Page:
13. InTheLight

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    FWIW, I don't think we are that far apart. Does it matter how we get there?
     
  14. Jedi Knight

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    Ditto!:type:
     
  15. Bob Alkire

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    I have to say I agree with you on this.
     
  16. North Carolina Tentmaker

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    I disagree 100%. The only thing keeping the republicans alive is the Tea Party and if the republican establishment continues to act like democrats the only real choice will be a new 3rd party. If we had a valid conservative choice I believe the liberals would continue to support the Democrats and the Republicans would cease to be a party within a couple of election cycles. It happened before. Remember the Republicans did not exist until 1854 and by 1860 they had the white house. A solid conservative party opposed to obamacare, amnesty, and the welfare state could grow just as fast.
     
  17. InTheLight

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    How can you say that given the fact that several Tea Party candidates challenged Republican incumbents, beat them in the primaries to become the candidate, then went on to squander double-digit leads and lose to Democrats in the general election?
     
  18. North Carolina Tentmaker

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    ITL,

    People loose elections for lots of reasons. Not every Tea Party canidate is going to win. Bad campaigns, lack of support from the national party, bad canidates.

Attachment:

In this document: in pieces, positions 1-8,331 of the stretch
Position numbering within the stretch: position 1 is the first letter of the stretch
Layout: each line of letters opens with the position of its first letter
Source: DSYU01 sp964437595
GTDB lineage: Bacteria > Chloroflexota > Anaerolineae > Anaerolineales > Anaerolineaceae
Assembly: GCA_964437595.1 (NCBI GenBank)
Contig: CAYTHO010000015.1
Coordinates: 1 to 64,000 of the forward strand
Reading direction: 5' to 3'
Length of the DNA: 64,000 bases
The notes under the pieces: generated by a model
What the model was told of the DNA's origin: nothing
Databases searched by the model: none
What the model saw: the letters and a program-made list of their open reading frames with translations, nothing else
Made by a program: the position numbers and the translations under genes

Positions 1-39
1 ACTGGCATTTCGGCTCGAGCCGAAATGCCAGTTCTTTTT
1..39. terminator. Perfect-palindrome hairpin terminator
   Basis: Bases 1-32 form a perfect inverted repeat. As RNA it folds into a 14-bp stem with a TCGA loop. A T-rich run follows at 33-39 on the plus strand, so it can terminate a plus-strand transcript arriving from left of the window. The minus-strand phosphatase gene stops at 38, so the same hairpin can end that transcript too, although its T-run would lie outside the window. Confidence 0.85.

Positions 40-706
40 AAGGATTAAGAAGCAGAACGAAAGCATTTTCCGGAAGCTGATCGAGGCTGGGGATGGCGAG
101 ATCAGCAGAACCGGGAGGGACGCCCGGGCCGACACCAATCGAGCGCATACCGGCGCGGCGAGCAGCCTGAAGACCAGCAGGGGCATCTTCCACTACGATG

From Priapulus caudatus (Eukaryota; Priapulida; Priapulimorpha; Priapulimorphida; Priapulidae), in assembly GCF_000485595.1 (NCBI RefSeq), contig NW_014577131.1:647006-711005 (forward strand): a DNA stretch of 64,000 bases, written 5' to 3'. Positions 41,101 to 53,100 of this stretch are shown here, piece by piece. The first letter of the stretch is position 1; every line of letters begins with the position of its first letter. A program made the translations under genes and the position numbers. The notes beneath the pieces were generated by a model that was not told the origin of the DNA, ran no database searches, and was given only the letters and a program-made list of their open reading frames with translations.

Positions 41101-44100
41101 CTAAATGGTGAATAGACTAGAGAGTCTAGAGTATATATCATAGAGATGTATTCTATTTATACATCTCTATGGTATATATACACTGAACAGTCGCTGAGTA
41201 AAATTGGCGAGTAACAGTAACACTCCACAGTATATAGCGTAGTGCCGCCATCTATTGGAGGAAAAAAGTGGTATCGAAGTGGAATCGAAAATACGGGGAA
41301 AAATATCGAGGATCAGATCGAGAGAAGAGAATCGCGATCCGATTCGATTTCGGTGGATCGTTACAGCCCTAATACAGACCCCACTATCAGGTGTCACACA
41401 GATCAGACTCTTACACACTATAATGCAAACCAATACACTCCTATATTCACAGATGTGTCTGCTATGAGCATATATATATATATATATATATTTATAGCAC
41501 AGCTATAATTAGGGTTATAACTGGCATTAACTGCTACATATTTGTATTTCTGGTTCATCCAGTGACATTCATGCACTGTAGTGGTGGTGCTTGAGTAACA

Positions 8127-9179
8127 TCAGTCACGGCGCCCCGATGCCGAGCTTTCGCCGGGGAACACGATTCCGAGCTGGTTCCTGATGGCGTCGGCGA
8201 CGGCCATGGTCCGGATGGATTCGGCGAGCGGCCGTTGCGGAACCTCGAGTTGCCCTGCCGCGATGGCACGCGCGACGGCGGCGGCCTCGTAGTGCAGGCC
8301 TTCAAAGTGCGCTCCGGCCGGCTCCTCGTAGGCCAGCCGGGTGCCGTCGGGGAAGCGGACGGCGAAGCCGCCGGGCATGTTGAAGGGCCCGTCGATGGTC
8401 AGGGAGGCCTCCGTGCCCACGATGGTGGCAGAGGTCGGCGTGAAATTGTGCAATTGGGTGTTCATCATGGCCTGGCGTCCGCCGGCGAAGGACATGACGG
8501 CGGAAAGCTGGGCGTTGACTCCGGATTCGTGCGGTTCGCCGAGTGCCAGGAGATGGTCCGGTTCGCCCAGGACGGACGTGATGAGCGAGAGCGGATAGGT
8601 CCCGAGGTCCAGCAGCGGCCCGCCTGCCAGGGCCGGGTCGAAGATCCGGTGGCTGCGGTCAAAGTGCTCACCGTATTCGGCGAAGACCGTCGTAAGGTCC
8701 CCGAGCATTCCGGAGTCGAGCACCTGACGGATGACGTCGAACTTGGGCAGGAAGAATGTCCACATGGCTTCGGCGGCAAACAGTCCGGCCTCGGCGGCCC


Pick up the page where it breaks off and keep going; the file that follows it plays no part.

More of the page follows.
But mainstream republicans are not offering any difference from the democrats. In order to energize their voters or even get them to show up they have to offer something different. I know that without Sarah Palin in the race I would not have voted for McCain. I know some people believe she may have actually cost the republicans votes. I don't speak for everyone, just for me, she got me to vote republican last time. Without her in the race I would have voted libertarian or just not voted at all.

    I don't believe the republicans can win fighting over moderate voters in the middle. If they want to be relevant again I think they need to attract the right wing voters that have given up on the republican party because they are nearly as liberal as the democrats. I know that is where I stand. I may be wrong, again I speak only for me, but I beleive there are many more conservative voters who have given up on the GOP then there are moderate voters they can get from the democrats.
     
  19. NaasPreacher (C4K)

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    I used to think the same thing, but after looking at polls and reading from several sources I think that a real Tea Party might hold House seats due to gerrymandering by state houses, they would be wiped out in the Senate and White House.

    America has changed. I see it every time I come back. I suspect the old Moral Majority mindset that elected President Reagan is long gone.
     
  20. Mexdeaf

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    Perhaps so. There's a lot of conservative people of all races and religions out there who feel that the Republican party no longer represents their best interests, but they are having a hard time coming together. The Tea Party was a good effort but was beset by being perceived (wrongly) as racist.